Vitamin B supplementation is also essential for the elderly. This is because the stomachs of the old produce less gastric acid. This makes it difficult for the body to absorb vitamin B12. Therefore, the elderly should have a daily dose of a certain amount of vitamin B12. This is important because it helps to keep nerves and blood vital.
Without a wholesome meal, the elderly tend to feel sluggish and slower. This is despite the nutrient-dense food. Therefore, they should develop a habit of feeding well.
- Consuming good fats – the fats that should be consumed by the old people should be fats derived from plants. These include olive oil, walnuts, flaxseeds, avocado and salmons. These fats are in a group referred to as monounsaturated fats. These fats are essential for the protection of the body against heart disease (Mente, Koning, Shannon, & Anand, 2009). This is because it controls the bad cholesterol (LDL) and increases the good ones (HDL).
- Fiber – the elderly should increase their uptake of fibers. They are available in foods such as vegetables, fresh fruits, beans and whole grains. They are important since they help avoid constipation. They also help to lower the risk of chronic diseases. Fibers also make people feel fuller for longer periods.
- Sugars – the elderly also need to look for product with hidden sugar. They may be in bread, vegetables or fast foods. They can easily spot such foods with labels that include the term sugar.
- Smart cooking – such foods such as vegetables require smart cooking. The best way to cook them is by steaming. Alternatively, one could prepare them by sautéing in olive oil. This is important to ensure that the nutrients in the vegetables are not lost but preserved.
- Colorful dish – a colorful dish of food corresponds to food rich in nutrients. One could adopt a five-color dish, for example. This could be made possible with a combination of such food items as spinach, tomatoes, melons, yams and blackberries.
- Good carbohydrates – the bad carbohydrates include the simple carbohydrates. They include white rice (stripped of its nutrients), refined sugars and white flour. They are referred to as bad carbohydrates since they are digested too quickly and they are utilized quickly. Therefore, they produce short-lived energy. They also tend to shoot up the blood sugar levels, which is not healthy. Good carbohydrates are important to provide long-lasting energy. This also ensures that the insulin levels are maintained at stable levels.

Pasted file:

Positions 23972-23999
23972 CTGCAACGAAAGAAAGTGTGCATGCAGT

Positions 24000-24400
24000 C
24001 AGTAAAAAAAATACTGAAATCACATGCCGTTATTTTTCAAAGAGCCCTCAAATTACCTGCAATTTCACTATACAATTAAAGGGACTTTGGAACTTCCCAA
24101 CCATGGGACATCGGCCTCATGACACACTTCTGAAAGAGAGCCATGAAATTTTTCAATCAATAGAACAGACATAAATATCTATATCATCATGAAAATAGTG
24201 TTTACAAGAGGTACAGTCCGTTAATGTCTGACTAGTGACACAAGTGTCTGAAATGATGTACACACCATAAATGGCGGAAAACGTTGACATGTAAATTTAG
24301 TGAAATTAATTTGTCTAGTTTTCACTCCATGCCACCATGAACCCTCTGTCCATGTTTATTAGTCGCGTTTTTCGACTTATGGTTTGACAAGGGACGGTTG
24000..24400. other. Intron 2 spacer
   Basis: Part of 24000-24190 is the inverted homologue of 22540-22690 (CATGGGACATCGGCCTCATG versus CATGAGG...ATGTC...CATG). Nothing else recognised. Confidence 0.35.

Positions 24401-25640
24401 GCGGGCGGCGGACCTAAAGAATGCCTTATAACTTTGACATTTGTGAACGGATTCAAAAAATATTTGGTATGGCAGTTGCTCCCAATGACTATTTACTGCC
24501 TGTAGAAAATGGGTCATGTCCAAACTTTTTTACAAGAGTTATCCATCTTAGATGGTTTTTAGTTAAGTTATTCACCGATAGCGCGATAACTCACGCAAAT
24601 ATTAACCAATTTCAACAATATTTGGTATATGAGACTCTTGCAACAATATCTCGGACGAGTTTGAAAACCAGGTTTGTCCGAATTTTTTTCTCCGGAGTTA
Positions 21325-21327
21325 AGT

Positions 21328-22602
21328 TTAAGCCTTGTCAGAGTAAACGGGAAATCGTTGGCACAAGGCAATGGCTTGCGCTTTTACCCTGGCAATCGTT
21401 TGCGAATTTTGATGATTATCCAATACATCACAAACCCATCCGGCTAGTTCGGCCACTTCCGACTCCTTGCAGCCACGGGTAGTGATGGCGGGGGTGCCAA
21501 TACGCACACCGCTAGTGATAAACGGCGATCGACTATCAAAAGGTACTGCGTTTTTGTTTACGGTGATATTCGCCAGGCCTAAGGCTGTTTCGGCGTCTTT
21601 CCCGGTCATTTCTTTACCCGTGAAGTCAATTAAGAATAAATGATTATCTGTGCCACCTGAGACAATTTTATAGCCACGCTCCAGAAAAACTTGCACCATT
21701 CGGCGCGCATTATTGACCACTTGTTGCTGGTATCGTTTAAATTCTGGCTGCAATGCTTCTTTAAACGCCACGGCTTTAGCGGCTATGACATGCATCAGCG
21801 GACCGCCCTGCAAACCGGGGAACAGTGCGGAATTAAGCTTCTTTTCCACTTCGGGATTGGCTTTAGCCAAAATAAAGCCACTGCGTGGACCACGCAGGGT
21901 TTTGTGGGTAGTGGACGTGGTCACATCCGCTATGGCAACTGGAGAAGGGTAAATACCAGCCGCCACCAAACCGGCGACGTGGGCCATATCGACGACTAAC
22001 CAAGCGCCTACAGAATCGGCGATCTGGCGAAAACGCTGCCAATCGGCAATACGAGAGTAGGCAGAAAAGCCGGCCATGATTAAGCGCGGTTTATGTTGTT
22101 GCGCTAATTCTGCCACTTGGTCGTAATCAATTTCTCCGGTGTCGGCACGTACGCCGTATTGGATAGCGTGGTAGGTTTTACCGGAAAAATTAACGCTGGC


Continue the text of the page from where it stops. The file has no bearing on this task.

Example of day menu
- Meat and meat substitutes – should be 3 ounces or more. In case of casserole dishes, the portion of meat should not be lower than 2.5 ounces. Substitutes of meat include eggs, beans, cheese and products of soy.
- Milk – each meal should include at least one serving of milk. It should have no or low fat content.
- Vegetables and fruits – every meal should include at least two servings.
- Butter or fortified margarine – one teaspoon should be included in a meal. Cream cheese or mayonnaise may act as substitutes.
- Dessert – this should be incorporated in the meal. Fruits should be used as desert at least three times in a week.
Flood, K., & Carr, D. (2004). Nutrition in the elderly. Current Opinion in Gastroenterology, 20, 125-129.
Ilich, Z., Brownbill, R., & Tamborini, L. (2003). Bone and nutrition in elderly women: Protein, energy and calcium as main determinants of bone mineral density. European Journal of Clinical Nutrition, 57, 554-565.
Mente, A., Koning, L., Shannon, H., & Anand, S. (2009). A systematic review of the evidence supporting a causal link between dietary factor and coronary heart disease. Archives of Internal Medicine, 169(7), 659-669.
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Willett, C., & Meir, J. (2003). Rebuilding the food pyramid. Scientific American, 288(1), 64-71.